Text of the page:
Browse Prior Art Database

HIGH FREQUENCY WHIP ANTENNA (800 MHz)

IP.com Disclosure Number: IPCOM000005607D
Original Publication Date: 1986-Oct-01
Included in the Prior Art Database: 2001-Oct-18
Document File: 2 page(s) / 81K

Publishing Venue

Motorola

Related People

Timothy L. Higby: AUTHOR [+2]

Abstract

The Whip Antenna was developed to satisfy a market trend toward smaller, downsized portable products. It is the intention of this report to explain its design, construction and to set apart similar or previous concepts.

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MOTOROLA Technical Developments Volume 6 October 1986

HIGH FREQUENCY WHIP ANTENNA (800 MHz)

by Timothy L. Higby and Donald Beaumont

The Whip Antenna was developed to satisfy a market trend toward smaller, downsized portable products. It is the intention of this report to explain its design, construction and to set apart similar or previous concepts.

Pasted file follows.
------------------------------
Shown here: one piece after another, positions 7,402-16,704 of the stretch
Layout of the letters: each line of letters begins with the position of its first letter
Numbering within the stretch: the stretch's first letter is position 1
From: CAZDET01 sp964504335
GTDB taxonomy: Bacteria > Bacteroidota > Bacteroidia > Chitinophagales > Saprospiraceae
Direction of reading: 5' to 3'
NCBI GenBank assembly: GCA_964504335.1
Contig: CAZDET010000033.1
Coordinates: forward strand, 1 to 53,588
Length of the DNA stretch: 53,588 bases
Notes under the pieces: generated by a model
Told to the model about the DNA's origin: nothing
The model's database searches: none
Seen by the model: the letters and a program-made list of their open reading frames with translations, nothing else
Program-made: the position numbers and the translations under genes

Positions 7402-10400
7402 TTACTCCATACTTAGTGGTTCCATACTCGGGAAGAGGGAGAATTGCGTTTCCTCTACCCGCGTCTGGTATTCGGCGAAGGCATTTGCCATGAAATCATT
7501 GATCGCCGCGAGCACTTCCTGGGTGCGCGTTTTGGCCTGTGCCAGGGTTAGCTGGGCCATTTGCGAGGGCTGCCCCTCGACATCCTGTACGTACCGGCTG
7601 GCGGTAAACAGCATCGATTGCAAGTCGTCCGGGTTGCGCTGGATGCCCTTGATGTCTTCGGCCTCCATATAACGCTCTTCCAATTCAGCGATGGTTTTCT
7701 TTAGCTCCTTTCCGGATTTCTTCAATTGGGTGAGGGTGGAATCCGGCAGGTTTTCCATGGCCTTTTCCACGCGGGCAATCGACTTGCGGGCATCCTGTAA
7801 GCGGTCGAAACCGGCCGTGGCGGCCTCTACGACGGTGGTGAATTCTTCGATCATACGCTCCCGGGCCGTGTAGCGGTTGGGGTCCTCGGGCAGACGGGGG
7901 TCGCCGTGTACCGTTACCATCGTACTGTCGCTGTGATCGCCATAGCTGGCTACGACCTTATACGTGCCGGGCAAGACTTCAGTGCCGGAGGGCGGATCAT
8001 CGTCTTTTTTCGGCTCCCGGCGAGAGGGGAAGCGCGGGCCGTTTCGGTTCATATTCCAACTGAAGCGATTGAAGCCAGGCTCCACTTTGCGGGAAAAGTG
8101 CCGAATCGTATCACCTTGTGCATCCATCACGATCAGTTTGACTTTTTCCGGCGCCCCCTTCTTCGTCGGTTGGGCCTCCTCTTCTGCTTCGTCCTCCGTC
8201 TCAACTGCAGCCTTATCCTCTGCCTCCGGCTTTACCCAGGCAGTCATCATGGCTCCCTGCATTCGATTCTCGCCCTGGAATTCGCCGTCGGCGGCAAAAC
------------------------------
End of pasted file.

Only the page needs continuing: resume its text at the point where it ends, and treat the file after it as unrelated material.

The antenna is made-up of six parts. The first is called a cdupling. It is a die cast part made from a zinc alloy more commonly known as Zamak-3. Before the casting operation, speedometer cable material along with a nylon ring, is placed into the die casting tool. Hot molten zinc is cast around it, flowing in and around the speedometer cable windings, consistently providing a strong, integral assembly. This part is then copper-nickel plated and selective gold is applied at the tip for good conductivity. (see fig. 1).

   The coupling assembly then has glass filled polypropylene over molded around it. Polypropylene was selected because of its low dielectric constant (see fig. 2). Next, a Buna-N o-ring, (to seal the internal air gaps from being filled with polyurethaneduring the next molding operation) conductiveelastomer(madefrom silicone and impregnated with silverized particles) along with a stainless steel retainer, is assembled and captivated by a "c" type retaining ring.

   The final step in the construction of this antenna is to over mold polyurethane around the entire part. The nylon ring travels along the length o...